I had a most remarkable moment with this particular cheetah one morning…It had been a cool morning. I had been up before the sun. And after finishing up my other monitoring duties, I was on my way to check on a cheetah named Jasmin.
Jasmin was a unique individual. She had a special and quirky way of doing things. And she enjoyed her solitude. She was probably one of the most difficult to track every day, because she would hunt by walking in large circles. I had to wonder if she had trouble with her sight at times. Because she definitely did not act the same as the other cheetahs on the reserve. But it clearly was not enough to keep Jasmin from making kills. She was definitely capable of that.She also would often hide inside of thick bushes. Not underneath them like most cheetahs.
No, Jasmin would climb on top of large bushes, and crawl down inside of them. Becoming completely concealed, unless she peaked out from the top. I spent many frustrating hours searching for her at times, when I was getting to know her. But once I came to know her special ways of doing things, I began to figure out her patterns.
On this day, I found her lying beneath a large shepherd’s tree.The early morning sun shone golden open her dappled fur. I came nearer to her, slowly.
I was surprised because she did not move. Surely she could hear me?
I edged closer, purposefully making loud footsteps so she would notice my presence. Still nothing. Jasmin was lying with her head up, facing the hills and valleys before us, but had her eyes closed shut. Only her whiskers twitched, as she breathed in the air. But as I came up to her, she finally opened her eyes, and gave me a slow, yet respectful, glance as I came close.
Then she slowly turned, and looked back out over her hunting grounds. And then closed her eyes once more. Jasmin took a long deep breath. Then released it. Her expression was one of complete, and utter relaxation. She seemed to have found a perfect state of peace. I was amazed. For here was a wild animal, teaching the simplest, and yet so important, lesson in the world: Breathe. Just take a breath. It is wonderful what the air can do for your stress. For your fears. Your anxieties. When your emotions become overwhelming, close your eyes, take a breath, and live in a single moment of peace. Just one moment. Emotions are not bad. They are entirely necessary. It how we know when we are happy or sad or scared. But allowing those emotions to control us, and make the calls on how we react is not good. Life can be terrifying at times, and we may want to allow those emotions to control us…but Jasmin is reminding us of something different…just breathe. When the rivers of emotions start to overwhelm, we just need to pause a moment and take a breath. And then, like this cheetah did after taking a moment for herself to breathe, begin your day.
Do not take a leap into a river of fears, uncertainties, and anxieties without taking a breath first. You may yet have a swim before you, so take a second to breathe.
It had been quite a day, I was feeling weary and scattered. But I still had to check on two more cheetahs.
These two cheetahs were brother and sister, they would soon be old enough that they would split and go on their own ways. But not quite yet…
They both followed a pattern in their territory, they would hunt and make a kill, then climb one of two mountains in their land. Until they became hungry again, and then would descend the mountain to hunt.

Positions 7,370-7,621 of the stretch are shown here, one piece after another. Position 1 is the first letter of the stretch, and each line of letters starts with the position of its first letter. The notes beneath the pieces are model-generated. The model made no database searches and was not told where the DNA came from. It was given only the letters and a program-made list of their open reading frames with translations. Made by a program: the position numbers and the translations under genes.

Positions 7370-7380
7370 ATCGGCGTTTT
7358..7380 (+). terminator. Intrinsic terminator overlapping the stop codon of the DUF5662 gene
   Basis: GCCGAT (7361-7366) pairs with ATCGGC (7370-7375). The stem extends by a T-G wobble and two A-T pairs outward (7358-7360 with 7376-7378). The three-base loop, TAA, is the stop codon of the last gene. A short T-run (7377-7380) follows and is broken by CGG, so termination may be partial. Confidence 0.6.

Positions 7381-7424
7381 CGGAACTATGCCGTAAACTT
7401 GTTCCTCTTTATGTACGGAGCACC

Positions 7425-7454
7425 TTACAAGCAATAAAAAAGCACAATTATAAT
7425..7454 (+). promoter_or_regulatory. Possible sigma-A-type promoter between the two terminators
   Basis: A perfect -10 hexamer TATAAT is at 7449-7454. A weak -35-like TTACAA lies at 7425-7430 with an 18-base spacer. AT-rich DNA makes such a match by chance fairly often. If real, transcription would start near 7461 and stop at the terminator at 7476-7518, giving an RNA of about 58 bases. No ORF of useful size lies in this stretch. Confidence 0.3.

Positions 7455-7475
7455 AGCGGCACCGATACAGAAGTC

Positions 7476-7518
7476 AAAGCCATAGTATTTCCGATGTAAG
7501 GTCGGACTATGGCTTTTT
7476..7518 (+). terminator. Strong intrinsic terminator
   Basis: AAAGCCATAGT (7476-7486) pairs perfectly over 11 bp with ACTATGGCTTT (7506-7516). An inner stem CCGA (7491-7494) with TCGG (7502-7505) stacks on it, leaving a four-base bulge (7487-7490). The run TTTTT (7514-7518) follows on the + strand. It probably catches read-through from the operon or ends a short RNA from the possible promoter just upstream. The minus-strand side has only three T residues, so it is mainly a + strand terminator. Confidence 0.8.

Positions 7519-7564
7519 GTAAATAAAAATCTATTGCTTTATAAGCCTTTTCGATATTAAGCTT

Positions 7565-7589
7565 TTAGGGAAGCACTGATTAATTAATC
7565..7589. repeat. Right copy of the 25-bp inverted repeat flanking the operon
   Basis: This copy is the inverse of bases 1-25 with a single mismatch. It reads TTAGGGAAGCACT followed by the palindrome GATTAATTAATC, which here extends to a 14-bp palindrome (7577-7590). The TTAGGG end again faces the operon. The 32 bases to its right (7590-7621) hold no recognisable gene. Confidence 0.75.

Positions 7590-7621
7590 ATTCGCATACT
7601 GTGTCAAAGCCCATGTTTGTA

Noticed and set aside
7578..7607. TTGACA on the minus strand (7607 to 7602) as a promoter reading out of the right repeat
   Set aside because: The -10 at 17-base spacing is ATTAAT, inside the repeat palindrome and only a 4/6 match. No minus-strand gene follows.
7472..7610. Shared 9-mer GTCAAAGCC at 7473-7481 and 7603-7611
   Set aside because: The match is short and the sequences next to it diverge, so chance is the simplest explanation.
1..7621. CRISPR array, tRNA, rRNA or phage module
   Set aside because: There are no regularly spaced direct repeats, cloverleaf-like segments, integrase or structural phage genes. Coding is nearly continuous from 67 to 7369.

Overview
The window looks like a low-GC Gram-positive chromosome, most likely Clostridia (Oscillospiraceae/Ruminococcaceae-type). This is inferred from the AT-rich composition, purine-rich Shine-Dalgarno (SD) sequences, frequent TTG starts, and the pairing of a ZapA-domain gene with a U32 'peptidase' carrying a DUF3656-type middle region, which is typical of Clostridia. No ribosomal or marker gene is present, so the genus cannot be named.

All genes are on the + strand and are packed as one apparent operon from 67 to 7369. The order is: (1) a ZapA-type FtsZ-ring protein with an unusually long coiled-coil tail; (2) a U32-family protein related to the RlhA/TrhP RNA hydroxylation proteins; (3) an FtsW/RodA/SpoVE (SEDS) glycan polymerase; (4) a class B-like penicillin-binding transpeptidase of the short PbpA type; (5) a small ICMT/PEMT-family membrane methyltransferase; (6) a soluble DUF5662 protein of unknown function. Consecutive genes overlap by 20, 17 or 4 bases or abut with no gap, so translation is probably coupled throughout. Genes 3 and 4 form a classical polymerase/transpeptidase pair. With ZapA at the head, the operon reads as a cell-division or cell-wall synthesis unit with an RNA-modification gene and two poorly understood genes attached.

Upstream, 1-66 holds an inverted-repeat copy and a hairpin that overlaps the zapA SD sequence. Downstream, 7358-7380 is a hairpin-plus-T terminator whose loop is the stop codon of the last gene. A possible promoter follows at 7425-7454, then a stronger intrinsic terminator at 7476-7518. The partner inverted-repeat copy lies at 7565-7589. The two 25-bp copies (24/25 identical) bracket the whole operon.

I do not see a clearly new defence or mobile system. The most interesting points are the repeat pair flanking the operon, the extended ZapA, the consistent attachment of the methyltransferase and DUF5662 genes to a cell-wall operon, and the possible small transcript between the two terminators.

Today they were on top of one of those mountains.
I hiked up to the top, knowing them well enough that I would be able to find them if I just kept going.
I was quite exhausted when I did find them, both lying together in the shade, watching me with lazy interest.
The two of them rolled about, stretching, yawning, cleaning each other, and eventually playing with each other a bit, though rather lazily. I had to laugh. They were both so relaxed and carefree. And as I laughed, I realized how important that moment I’m had been for me.
Find something in every day to make you laugh, you will find your life increases because of it. This cheetah may have only been yawning when I took this picture, but in this simple action, he did two things… He made me laugh. And the fact that he “looked” like he was laughing, made me consider the importance of laughter… Something we can learn simply by observing the nature around us, though the animals may not always realize it, sometimes the little things they do can bring us laughter. So take a moment in every day to find something that makes you smile. Humor is a beautiful thing. “A cheerful heart is a good medicine…” Proverbs 17:22
This cheetah was living a life in chains. He was chained to the ground. Forced to be petted by hundreds of people a day.
He did not know his mother. He was taken from her as a cub. And thus he was never taught how to hunt by her.
He was destined for a life behind fence. A life behind bars. But then, this cheetah, whose name is Ivory, was given another chance at life…
He was released into the wild.
Experts said he would never be able to hunt. It was impossible. Because he never had a mother to teach him.
They said, he could never be wild.
It was a hot afternoon, I was out monitoring, and was looking for Ivory.
Deep in the thick bush, I found him.
He was a huge cheetah. Most people were nervous of him. He was very powerful. And I had seen him charge several men before. Though with me, he was always very calm. I believe because I showed him respect, and simply remained very calm when around him, it gave him the sense that, me being there, was totally normal. And thus he had no reason to have a reaction to me.